A number of years ago when I was in college, a few of us youth ministry majors went on a missions trip over spring break to the Czech Republic. While traveling we had to take our luggage everywhere, so we had to take all our luggage into this one upstairs restaurant and then back downstairs to our transportation. I don’t recall much but I do remember how a couple of us guys loaded our teams’ luggage into the elevator. I remember this because the elevator was the size of a closet. Needless to say with only one floor to travel the elevator broke halfway down. We were in there for hours before help arrived to break us free. Now you should know that I suffer from some mild form of claustrophobia. I dislike packed elevators; that moment when you’re at the gate waiting for the forty rows in front of you to finally get off the airplane, not sitting in the aisle seat or being stuffed in the back seat of a fifteen passenger van far away from the door. I need personal space. I need room. Needless to say being stuck in that tiny Czech elevator with three other guys and about twenty peoples’ luggage was a claustrophobic experience.
This phrase has recently been stuck in my heart, “make room”. Paul wants the Church in Corinth to accept him and his fellow missionary travelers. His message had been harsh, he had rebuked many in the church and there were people in the church poisoning Paul’s name. Even though Paul cared greatly for this flock he knew he would potentially not be welcomed with wide open arms. He knew he had to defend his ministry and right some misconceptions before his arrival. He needed the church to make room for him. He needed the people in the church to make room for him in their hearts. How true that so often we need to make room for one another.
You know how when you have company coming over to stay you suddenly look around your house and see how dirty and cluttered it is? What might not bother you or your family during the normal routine is suddenly not acceptable when you’re about to have friends or family staying with you. You suddenly go into a furry to clean the house and remove the clutter. Sometimes you look around and you realize you have way more clutter and junk then you need. You realize it’s time to clean house and make more permanent room in your life. We as people tend to hoard. We tend to collect more than we can store. So many of us tend to hold onto junk way longer than we should. How much more do we hoard and hold onto far more emotional issues, problems and clutter than we ought to? It’s time to make some room in our own lives so that we can more effectively help and give grace to one another.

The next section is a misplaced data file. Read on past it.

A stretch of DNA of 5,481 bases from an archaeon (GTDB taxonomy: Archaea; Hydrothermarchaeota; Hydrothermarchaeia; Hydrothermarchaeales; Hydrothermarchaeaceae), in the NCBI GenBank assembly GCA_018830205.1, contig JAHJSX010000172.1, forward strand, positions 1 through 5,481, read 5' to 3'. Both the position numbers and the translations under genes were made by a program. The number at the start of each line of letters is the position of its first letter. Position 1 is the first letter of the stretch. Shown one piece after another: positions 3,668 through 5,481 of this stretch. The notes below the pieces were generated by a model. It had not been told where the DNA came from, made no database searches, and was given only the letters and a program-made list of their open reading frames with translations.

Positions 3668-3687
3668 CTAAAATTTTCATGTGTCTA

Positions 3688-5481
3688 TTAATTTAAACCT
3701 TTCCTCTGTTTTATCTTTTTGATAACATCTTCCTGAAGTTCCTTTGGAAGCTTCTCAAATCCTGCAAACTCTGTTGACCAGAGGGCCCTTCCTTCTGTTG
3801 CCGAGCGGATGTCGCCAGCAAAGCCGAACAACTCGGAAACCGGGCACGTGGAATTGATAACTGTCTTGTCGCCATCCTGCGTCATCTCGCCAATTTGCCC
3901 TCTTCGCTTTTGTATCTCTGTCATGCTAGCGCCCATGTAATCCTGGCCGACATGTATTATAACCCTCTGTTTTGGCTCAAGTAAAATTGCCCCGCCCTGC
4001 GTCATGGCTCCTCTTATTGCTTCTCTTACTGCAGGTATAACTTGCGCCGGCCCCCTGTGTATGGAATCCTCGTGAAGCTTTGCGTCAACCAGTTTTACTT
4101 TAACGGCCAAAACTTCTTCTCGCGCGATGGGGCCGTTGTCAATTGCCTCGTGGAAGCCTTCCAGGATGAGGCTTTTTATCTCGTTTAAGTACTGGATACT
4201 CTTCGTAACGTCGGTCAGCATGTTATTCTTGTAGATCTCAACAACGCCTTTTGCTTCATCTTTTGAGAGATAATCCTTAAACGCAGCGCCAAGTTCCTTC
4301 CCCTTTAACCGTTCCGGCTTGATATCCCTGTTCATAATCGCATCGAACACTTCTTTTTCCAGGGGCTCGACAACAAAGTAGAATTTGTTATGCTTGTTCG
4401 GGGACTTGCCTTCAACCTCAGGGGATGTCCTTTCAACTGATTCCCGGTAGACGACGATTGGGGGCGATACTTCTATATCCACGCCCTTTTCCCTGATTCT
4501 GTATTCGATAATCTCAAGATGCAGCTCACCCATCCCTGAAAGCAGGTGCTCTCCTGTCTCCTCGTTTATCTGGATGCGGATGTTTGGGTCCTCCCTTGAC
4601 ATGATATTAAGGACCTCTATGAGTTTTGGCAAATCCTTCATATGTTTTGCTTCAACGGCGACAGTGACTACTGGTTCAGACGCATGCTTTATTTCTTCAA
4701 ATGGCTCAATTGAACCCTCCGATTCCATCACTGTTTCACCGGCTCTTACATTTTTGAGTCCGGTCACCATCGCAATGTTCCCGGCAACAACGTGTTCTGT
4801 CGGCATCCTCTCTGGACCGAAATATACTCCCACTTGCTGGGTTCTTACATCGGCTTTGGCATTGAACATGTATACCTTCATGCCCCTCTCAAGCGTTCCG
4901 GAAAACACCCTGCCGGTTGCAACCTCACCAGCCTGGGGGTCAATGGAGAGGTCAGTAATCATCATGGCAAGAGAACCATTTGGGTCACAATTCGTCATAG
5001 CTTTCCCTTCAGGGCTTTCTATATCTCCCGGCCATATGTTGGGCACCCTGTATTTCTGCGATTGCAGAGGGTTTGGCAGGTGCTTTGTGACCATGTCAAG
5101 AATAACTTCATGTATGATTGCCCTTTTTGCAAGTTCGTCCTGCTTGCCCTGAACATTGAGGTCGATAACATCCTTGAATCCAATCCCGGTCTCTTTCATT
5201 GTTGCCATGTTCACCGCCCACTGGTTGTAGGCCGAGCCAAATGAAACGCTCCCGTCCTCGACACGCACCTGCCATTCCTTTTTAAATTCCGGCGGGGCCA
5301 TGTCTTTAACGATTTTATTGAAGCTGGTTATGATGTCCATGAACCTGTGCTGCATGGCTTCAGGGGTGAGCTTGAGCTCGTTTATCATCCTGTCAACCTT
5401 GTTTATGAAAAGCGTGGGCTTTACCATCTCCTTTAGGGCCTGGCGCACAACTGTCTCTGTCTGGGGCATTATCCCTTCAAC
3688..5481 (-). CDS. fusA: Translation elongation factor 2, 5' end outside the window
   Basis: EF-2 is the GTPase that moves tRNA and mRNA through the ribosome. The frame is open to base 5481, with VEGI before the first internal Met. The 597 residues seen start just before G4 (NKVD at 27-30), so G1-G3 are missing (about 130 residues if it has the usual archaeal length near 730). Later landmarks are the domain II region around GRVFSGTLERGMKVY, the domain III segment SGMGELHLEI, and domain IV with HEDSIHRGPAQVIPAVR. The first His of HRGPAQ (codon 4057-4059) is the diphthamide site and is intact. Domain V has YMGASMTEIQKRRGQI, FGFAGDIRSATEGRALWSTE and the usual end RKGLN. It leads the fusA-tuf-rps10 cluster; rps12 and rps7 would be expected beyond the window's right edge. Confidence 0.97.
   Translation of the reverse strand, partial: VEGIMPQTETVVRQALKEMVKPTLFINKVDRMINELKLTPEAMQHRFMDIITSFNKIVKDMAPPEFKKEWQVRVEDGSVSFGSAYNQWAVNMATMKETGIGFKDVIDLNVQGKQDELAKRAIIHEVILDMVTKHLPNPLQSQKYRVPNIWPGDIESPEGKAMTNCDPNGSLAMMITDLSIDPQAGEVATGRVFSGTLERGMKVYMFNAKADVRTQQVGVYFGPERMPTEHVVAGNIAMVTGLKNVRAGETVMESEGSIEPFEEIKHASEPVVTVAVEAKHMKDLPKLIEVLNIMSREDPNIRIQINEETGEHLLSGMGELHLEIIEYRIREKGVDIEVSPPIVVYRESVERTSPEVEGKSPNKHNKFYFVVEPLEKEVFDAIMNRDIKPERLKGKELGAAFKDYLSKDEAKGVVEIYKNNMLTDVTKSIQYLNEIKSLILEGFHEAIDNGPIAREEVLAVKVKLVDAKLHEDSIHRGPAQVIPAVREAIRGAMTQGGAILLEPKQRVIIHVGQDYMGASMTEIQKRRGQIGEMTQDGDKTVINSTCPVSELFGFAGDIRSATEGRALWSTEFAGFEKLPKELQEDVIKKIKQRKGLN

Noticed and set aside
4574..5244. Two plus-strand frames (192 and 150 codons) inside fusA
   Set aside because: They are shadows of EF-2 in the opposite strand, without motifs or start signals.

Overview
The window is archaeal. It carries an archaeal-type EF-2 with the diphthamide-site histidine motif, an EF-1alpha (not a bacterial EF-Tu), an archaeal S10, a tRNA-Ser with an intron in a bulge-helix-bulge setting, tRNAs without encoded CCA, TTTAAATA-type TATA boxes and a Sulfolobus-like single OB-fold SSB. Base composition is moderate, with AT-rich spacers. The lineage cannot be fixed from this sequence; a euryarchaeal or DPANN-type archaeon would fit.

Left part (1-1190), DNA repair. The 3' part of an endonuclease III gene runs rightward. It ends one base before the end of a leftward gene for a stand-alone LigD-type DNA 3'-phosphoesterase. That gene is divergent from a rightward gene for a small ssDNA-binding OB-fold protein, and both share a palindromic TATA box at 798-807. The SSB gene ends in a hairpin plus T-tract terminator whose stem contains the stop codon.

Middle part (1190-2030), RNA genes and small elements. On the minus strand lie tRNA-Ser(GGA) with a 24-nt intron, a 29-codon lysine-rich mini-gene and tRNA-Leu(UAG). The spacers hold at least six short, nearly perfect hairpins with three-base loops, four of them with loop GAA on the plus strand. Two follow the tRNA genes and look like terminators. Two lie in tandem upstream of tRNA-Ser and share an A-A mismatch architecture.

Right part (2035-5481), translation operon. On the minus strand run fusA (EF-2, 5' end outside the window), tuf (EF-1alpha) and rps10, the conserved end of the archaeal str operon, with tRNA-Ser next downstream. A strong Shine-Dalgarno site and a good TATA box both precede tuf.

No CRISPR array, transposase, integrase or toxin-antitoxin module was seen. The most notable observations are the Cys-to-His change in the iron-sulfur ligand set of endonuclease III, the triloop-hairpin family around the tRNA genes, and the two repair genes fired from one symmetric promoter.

When you’re on a missions trip, whether it’s to the Czech Republic or to New Orleans, you often are cramped into small spaces, with no personal space to call your own. You’re outside of your comfort zone working long days and not getting enough food or sleep. It’s at times like this that it’s easy to become short sighted, have a short fuse and begin to become that grumpy person. It can seem like everyone else is in your way or doesn’t understand your problems. You don’t understand why they’re acting the way they are or why they won’t give you the grace that you desperately need. This doesn’t just happen on the missions field. Whenever you’re going through something difficult, uncomfortable or are hurting, you forget that other people have their own struggles, challenges and sufferings. Therefore I believe that’s the reason we all need to give each other more space. Whether that’s looking to see whose load you can make a little lighter with a smile, kind word or just some space or realizing that you need to give yourself some extra space. We all need an extra measure of grace. I believe that God wants each of us to be an instrument of His grace. It’s often so much easier to want or demand extra grace from others for ourselves then to go out of our way to give a little extra grace. Making room means to give grace. Making room means to forgive. Making room means remembering that others are sinful as well. Making room is recalling that God is doing work in their heart. Making room is opening up the floodgates of grace and love for one another. So let’s make a little room for ourselves and perhaps more importantly for one another.